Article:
Joe Cornwell: Even to back up a little bit from that, I look for highly distressed properties, especially my duplexes, so the things under five units… I look for something that I can basically gut down to the foundation and the frame. That is the ideal property for me. Because I know, going from that point, if I get it torn all the way down to nothing but bricks and sticks, so to speak, I can do everything the way I want it done, and I know that the final product when the house is completely renovated is gonna be extremely tenant-proof, it’s gonna be extremely efficient, it’s gonna have all new mechanicals, all new plumbing, new electrical, new HVAC, and I’m not gonna have any problems for 10, 15, 20 years going forward, other than maybe minor wear and tear stuff. So that’s why I look for these properties in general, but more so as far as the tenant proofing, that is when I go through on our actual cosmetic finishes and I make everything as durable as I can, while still looking great for the tenant.
I put in tiles, I put in vinyl plank flooring, the stuff that’s scratch-resistant or scratch-proof in all of my areas, so I don’t have any carpet that’s gonna get torn up. Pretty much all my flooring is relatively indestructible, even for large dogs, and kids, and things like that, that cause more tear on a rental property… So I don’t use any of the really low-end fixtures, I don’t use anything with plastic as far as plumbing pieces… Everything is brass fittings, brass valves, so that stuff doesn’t go bad and leak. That’s typically where you’ll see your maintenance in-calls, and things like that.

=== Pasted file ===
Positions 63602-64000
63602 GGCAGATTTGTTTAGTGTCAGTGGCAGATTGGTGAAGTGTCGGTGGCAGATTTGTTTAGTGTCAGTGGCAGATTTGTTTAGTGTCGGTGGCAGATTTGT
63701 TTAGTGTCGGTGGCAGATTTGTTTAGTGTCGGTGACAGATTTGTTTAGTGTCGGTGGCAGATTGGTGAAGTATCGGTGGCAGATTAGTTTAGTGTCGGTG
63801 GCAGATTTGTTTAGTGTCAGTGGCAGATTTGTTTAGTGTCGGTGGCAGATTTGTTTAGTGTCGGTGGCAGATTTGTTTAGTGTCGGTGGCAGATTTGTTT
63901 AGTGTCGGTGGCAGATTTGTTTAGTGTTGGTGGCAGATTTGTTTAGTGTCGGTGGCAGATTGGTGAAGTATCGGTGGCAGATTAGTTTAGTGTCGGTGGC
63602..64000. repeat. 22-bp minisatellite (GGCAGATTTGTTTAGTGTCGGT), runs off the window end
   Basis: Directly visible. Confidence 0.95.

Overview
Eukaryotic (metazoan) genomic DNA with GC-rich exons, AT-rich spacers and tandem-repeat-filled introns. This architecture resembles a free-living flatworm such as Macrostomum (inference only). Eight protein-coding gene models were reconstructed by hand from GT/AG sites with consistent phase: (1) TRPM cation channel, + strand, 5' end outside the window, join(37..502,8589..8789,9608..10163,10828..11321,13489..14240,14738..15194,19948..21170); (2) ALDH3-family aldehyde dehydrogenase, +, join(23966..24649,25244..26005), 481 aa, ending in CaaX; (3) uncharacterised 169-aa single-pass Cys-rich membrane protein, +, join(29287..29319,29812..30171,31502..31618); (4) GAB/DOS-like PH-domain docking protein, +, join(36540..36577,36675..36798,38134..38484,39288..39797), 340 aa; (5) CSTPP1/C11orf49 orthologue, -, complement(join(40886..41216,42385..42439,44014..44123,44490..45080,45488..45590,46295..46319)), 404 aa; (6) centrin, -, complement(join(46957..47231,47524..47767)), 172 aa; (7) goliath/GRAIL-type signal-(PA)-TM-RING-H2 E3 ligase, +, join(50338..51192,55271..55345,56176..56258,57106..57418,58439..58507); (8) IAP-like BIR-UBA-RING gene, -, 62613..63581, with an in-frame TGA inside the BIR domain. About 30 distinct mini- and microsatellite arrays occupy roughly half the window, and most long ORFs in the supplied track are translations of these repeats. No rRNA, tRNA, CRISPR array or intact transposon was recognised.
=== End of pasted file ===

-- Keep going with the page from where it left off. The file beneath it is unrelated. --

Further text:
Again, with replacing all the mechanicals – water heaters, HVAC – I’m not gonna be getting called out for a new water heater three months after I finish the construction project.
Joe Fairless: So you replace all the mechanicals, usually?
Joe Cornwell: Yeah. Especially on this current project.
Joe Fairless: Okay. And you don’t do plastic plumbing or any fixtures, so it’s brass fittings, brass valves…
Joe Cornwell: Yeah. Some of the really low-end plumbing fixtures, if you see chrome with the plastic handles, so to speak – I’m sure you’ve seen those in certain properties or buildings – that stuff is very cheap, and that’s why a lot of landlords choose to buy those, because they’re looking at that dollar amount… But when you have to call a plumber or a contractor out (or yourself) to fix things that are leaking constantly, I’ve kind of done the math over time, in the three years I’ve been doing it, and to me I’d rather spend $50-$75 on that plumbing fixtures – and then obviously new showers, and things like that, you may be spending $150 – but it’s gonna save me so much time and effort, and my time, in the future, when things aren’t going bad.